As one enters Mehrauli through the bus terminal, the centre point of the area facing the imposing Adham Khan’s tomb or the Bhool-Bhulaiya, the triangular stretch is congested with buses, autos, private vehicles and fruit and vegetable vendors all negotiating room for movement. Autos are parked along the boundary of the ASI-protected tomb and garbage is strewn along the roadsides. In a striking contrast lies the Qutab Complex road, which leads to the alley with high-end designer boutiques and restaurants.
The old Mehrauli has squeezed within these concrete structures gasping for breath. Bali said the locality has become a prison now with tall buildings and flats coming up at the face of every house. The eight-feet lanes have shrunk to five feet or less with people extending their homes or shops to the road. There are ramps on both sides of the streets covering half of its width.
“My family has been living in Mehrauli for years. It has wonders hidden in every lane. But I am appalled to see the encroachments ruin its rich past day by day,” said RK Popli, 71, another resident.
Initially, Mehrauli had only around 1,200-1,500 homes while urban Mehrauli’s population today is 2.5 lakh (approx).
Bali said there used to be ample land and people used to gift pieces of land to their relatives on occasions. “The government compensation was five paise for one square feet of land, which now runs in lakhs,” he said. He recalled playing cricket in open grounds which are now part of Vasant Kunj and the mango groves on the way to Kishangarh.
RT Sharma, 81, a resident, said, “Colonies like Vasant Kunj, Vasant Vihar, RK Puram were developed later. There used to be open green spaces to play. People living at the other end of the city used to come to Mehrauli during summer vacations to enjoy the greens, the mangoes and to live the organic life, which does not exist anymore.” Now, there are flats everywhere, he said. Unplanned growth has turned the area into an over-crowded and congested neighbourhood.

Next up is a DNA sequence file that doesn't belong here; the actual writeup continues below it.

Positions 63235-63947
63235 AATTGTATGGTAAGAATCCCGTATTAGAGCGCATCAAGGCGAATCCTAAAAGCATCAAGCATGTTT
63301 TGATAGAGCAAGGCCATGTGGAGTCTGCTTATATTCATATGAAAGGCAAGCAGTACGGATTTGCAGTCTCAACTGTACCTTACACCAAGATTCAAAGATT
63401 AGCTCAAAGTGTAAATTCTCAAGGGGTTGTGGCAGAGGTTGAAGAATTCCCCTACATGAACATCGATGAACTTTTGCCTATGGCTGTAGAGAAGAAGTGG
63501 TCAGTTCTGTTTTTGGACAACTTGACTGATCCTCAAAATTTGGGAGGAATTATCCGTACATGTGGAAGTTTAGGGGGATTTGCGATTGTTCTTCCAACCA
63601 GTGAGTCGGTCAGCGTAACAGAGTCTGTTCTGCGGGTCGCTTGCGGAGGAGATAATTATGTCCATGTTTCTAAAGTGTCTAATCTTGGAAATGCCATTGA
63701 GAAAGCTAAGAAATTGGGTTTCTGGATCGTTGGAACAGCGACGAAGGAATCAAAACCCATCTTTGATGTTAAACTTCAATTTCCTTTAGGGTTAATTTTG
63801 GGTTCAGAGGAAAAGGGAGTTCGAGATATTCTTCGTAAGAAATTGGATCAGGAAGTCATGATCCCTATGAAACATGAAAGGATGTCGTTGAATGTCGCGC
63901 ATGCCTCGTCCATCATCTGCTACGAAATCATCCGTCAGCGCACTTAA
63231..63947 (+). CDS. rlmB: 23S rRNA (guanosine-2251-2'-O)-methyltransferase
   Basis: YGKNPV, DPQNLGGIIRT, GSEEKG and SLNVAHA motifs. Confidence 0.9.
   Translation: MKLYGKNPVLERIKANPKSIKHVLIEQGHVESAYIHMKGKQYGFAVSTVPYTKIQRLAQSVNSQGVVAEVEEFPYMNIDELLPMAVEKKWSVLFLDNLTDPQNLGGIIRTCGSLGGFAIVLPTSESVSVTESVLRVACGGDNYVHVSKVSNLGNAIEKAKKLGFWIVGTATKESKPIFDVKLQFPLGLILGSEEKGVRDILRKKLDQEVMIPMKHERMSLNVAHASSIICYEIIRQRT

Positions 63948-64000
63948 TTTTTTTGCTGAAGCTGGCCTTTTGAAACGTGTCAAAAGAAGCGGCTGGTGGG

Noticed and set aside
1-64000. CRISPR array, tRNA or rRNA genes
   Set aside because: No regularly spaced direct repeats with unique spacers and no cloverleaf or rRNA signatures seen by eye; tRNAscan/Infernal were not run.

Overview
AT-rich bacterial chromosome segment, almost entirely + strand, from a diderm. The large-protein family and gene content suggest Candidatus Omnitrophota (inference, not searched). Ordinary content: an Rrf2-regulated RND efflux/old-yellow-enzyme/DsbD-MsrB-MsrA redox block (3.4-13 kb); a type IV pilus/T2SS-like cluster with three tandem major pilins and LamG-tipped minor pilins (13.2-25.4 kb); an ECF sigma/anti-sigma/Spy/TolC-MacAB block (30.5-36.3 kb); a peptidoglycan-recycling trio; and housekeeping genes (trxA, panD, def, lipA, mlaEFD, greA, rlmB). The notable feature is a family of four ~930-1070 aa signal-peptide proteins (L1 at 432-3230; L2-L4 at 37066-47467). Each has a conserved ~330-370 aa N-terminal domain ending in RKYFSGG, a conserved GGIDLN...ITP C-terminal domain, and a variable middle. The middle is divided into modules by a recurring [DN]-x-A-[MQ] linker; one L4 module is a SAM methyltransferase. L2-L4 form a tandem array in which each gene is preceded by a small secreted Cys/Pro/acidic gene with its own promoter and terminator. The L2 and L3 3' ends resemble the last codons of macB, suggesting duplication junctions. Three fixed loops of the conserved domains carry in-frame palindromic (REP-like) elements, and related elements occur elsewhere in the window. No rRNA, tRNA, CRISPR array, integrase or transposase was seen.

“Mehrauli is losing its character fast. Ongoing construction can be seen at every 50 metres. It is painful to see the historic Zafar Mahal being dwarfed by a building coming up adjacent to its wall. The blatant violation of norms is overlooked by the government leading to a slow decay of its rich heritage,” said Hamid Sheikh, 71.
Some old-style doors and windows are the only remnants of the past which Sheikh feared will also disappear in a few years under the wave of commercialisation.
Till the 70s, a street known as the Doodh wali Gali was famous for 15-20 shops selling milk and sweetmeats, it now houses a series of jewellery shops. Similarly, ‘Belinda Wali Gali’ is now called Readymade Gali, as it houses a number of readymade garments shops.
“Doodh Wali Gali used to be a major spot to socialise and interact. People would throng here in the mornings and evenings to catch up over healthy drinks and snacks. The simplicity and charm of that era has dissolved into rapid growth and urbanisation,” said, Kishori Lal, who owns a sweetmeat shop here.
The main bazaar around Kalu Ram Chowk, which at present stretches from Bhool-Bhulaiya to Andheria Modh and is severely congested, used to be a small bazaar in the area of 500 metres only.
“The bazaar still has the old-time arches and several havelis. Around 15-20 families continue to live inside one of the havelis,” said Bali.